This retrospective study presents an overview of drug-related public expenditure engaged by the countries of the European Union during the decade 1990–2000. The aim of the research was to collect at EU level existing figures on public expenditure in the field of drugs, what is usually called ‘the drugs budget’.
This report was commissioned by the EMCDDA and prepared byProfessor Pierre Kopp (Pantheon-Sorbonne University) and Professor Philippe Fenoglio (Nancy II University).
This abstract is provided here as a convenience only. Check the publisher's website (if available) for the definitive version.
The national decision maker is preoccupied with the appropriate allocation of the precious resources at his disposal. Therefore he is entitled to demand from national and European public agencies information of high analytical quality on the actions undertaken in the field of drugs. Measuring public expenditure for these actions is an important indicator for assessing the commitment and efforts of any government in dealing with the drug problem.
This retrospective study goes in this direction offering a first overview of drug-related public expenditure engaged by the countries of the European Union during the last decade (1990–2000). Our results, although interesting, must be read in the light of the methodological constraints and the limits posed by the lack of comprehensive information throughout Europe.
In this research we aimed to collect at EU level existing figures on public expenditure in the field of drugs, what is usually called ‘the drugs budget’.
This is composed of two types of expenditure: public expenditure directly labelled as drug-related – ‘direct expenditure’ – and the resources spent by public authorities and generic services (police, customs, public health institutions etc.) to deal with questions arising from drugs – ‘indirect expenditure’. While the figures relating to ‘direct expenditure’ (such as a drug unit or a drug squad) are easy to retrieve, calculating the level of ‘indirect expenditure’ is based on a complex estimate of the proportion of activity each public authority carries out in the field of drugs. Moreover, public expenditure also includes expenditure at central, regional and local level.
In this study our calculations have been based on these two types of figures relying only on the data available. Unfortunately, not all EU countries have carried out expenditure surveys particularly as regards ‘indirect expenditure’ and this has partially affected the results of the study. In any case, the heterogeneity of data is frequent in the area of drug studies and the sizing up of the obstacles encountered will constitute a strong motive to homogenise the methods of compiling relevant data. The present study therefore represents a starting point opening the way for other work devoted to assessing public drug policy in the EU. Data collected come from different contacts in each Member State of the European Union.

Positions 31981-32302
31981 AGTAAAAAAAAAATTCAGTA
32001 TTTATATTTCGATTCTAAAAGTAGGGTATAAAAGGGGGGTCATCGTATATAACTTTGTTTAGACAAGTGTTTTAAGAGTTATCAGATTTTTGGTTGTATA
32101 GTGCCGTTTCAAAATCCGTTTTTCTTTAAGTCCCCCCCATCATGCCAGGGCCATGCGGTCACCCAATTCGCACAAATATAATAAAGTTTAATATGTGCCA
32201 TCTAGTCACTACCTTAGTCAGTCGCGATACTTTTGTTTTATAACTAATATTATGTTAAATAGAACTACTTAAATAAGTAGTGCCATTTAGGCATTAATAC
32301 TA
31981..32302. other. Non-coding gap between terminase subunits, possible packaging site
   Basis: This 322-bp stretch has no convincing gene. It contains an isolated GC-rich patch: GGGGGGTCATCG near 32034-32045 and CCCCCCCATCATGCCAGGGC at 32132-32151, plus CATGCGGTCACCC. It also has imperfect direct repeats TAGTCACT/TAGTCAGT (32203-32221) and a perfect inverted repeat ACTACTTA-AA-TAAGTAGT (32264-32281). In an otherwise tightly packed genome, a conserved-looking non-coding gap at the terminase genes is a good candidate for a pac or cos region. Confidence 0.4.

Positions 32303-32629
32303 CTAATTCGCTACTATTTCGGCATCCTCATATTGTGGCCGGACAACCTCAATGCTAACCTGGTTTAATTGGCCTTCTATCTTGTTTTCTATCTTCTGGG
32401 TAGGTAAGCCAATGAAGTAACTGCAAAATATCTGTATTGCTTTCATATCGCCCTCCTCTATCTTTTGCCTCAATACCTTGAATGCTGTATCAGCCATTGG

Although the reference period for this research is the decade 1990–2000, it contributes to enlightening current decisions in the field of drugs. Effectively, public spending is a macro-economic aggregate that evolves little, particularly in those countries belonging to the European Union. The largest portion of the ‘drugs budget’ covers the operating costs of the public administrations where public servants deal with the consequences of drug use. It is probable that the cost represented by the prison system (or health-care system) for drug addiction varies little from year to year. Certainly, when a change occurs, for example a new system of substitution treatment or the number of people infected with HIV, this will create consequences in matters of public spending. In any case, the extent of these changes is so small in the total public cost for drugs, that even when these vary greatly it has little effect on total spending.
The study concentrated on data from EU countries although it contains, for the purpose of comparison, data concerning the United States of America and the Helvetian Confederation. The comparison with the United States is directed at better understanding the particular characteristics and originality of the public policy introduced by the European Union. The presence of the Helvetian Confederation is justified by the influence of debates in the area of health policy of this country on the other countries of the Union.
Having defined the ‘drug budgets’ and highlighted the constraints, we can now proceed to the presentation of the main results that are divided between two main facets of drug-related expenditure: health care and law enforcement.